#3 – Infringing on the Right to Public Photography and Making it Harder to Find Criminals
The ACLU says, “taking photographs of things that are plainly visible from public spaces is a constitutional right.” But the ACLU is singing a different song to legislators, telling them to introduce bills to limit the collection and use of public photographs that help law enforcement find stop crimes and save lives – bills limiting license plate readers (LPR) technology.
Law enforcement agencies across the country use LPR technology to solve major crimes like murder and kidnapping, and to save lives. LPR technology takes a public photograph of a license plate and logs the time and location. This public photograph helps law enforcement officers track down criminals.
Michigan HB 4981 and Massachusetts H 3068 would dramatically limit the collection and retention of LPR data, radically lowering its value as a law enforcement tool. And these bills violate the rights of private citizens and companies to take public photographs.
The good news is that HB 4981 and H 3068 are pointless as federal already regulates the use of LPR.
Under existing federal law, no one, not even law enforcement, may access vehicle registration records except for a few specific purposes (such as safety, recovering stolen vehicles, and the sending of recalls or advisories). Violations of the federal law include stiff fines, punitive damages, and for law enforcement, job loss.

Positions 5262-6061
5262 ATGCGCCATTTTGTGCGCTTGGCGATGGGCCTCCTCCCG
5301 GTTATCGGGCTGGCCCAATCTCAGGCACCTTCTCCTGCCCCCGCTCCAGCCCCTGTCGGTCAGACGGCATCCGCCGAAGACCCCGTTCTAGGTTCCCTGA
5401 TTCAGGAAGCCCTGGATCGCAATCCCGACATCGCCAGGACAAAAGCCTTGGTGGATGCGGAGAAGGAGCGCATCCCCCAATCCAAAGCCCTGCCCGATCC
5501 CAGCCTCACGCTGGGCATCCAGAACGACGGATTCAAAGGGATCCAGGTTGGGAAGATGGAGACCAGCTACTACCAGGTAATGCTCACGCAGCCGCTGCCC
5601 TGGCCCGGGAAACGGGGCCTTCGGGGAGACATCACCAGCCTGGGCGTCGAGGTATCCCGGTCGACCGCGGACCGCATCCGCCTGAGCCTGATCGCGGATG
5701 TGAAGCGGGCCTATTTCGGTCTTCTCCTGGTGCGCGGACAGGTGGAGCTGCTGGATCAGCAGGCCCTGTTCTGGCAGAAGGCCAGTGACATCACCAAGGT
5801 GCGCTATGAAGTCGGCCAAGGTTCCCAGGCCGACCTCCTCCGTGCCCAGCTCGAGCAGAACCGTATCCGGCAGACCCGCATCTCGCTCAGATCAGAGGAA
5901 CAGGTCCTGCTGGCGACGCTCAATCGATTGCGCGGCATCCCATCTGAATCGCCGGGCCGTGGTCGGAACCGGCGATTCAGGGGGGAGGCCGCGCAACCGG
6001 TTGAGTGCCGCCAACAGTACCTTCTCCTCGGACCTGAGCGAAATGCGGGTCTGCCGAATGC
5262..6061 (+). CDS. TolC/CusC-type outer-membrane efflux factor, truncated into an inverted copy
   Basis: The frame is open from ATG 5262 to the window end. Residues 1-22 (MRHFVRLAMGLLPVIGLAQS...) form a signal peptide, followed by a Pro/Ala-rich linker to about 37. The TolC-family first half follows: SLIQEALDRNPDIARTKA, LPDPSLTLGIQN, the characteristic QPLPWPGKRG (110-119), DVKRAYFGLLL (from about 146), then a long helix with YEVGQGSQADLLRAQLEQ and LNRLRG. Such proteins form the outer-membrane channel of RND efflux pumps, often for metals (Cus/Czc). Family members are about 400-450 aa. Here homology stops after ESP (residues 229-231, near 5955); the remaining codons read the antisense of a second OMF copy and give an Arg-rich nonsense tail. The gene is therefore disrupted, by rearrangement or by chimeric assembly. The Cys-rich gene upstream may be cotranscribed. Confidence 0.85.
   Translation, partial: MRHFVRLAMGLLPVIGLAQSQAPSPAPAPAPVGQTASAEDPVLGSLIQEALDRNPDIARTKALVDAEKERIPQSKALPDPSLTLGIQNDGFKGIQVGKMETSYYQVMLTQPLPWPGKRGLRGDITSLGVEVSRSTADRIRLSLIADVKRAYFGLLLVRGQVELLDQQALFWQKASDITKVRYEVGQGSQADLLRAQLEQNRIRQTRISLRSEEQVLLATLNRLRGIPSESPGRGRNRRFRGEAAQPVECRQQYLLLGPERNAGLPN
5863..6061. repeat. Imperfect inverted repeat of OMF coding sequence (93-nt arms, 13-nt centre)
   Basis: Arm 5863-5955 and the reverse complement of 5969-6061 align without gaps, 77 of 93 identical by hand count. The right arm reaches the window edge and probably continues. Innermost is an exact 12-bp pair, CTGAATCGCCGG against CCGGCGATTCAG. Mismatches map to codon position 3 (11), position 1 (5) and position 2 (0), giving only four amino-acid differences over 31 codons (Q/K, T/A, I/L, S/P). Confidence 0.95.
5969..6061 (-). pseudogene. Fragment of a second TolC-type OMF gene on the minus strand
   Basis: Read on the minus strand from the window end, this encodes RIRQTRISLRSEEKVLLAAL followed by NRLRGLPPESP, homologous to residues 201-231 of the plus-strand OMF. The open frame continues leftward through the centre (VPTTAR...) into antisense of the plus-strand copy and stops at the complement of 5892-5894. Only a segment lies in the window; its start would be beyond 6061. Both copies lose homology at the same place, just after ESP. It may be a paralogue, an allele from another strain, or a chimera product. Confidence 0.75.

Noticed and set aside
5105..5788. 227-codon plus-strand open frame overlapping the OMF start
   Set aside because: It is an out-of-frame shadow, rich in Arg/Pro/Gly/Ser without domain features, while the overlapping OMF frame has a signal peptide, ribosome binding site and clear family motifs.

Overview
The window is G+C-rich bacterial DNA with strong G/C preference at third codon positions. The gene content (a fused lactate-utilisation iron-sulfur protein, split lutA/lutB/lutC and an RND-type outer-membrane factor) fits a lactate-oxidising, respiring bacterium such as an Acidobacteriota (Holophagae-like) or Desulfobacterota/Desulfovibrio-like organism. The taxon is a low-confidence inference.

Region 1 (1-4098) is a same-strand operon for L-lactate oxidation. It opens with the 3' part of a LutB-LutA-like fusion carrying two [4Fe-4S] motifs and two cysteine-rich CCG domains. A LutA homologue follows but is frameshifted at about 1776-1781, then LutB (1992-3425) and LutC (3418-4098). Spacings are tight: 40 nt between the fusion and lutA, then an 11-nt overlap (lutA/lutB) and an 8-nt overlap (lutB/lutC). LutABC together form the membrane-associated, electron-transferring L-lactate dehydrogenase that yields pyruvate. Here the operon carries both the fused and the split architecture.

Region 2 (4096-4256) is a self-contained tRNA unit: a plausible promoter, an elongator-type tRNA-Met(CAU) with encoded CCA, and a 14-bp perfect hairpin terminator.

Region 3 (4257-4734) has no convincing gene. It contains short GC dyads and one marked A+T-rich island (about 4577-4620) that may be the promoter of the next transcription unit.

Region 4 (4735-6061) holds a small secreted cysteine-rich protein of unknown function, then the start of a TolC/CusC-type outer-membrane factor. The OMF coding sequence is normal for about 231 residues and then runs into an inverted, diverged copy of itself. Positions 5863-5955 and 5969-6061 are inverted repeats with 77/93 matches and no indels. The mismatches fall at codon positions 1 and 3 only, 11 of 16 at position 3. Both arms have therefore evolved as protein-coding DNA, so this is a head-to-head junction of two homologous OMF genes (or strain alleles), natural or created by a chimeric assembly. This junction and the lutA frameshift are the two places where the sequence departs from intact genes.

The public photographs analyzed by LPR technology not only protect citizens from harm but helps lower rates on things like car loans and insurance. Lenders can use LPR to assist in asset recovery of stolen vehicles and they can pass the benefit to consumers through lower loan rates.
HB 4981 and H 3068 had hearings and remain before the legislatures for consideration. However, we expect the introduction of similar bills in other states.
Learn more about the strict limitations on LPR use and all its benefits at NetChoice.org/LPRFacts
The iAWFUL reflects the editorial views of the Executive Director of NetChoice and does not necessarily reflect the views of all NetChoice members.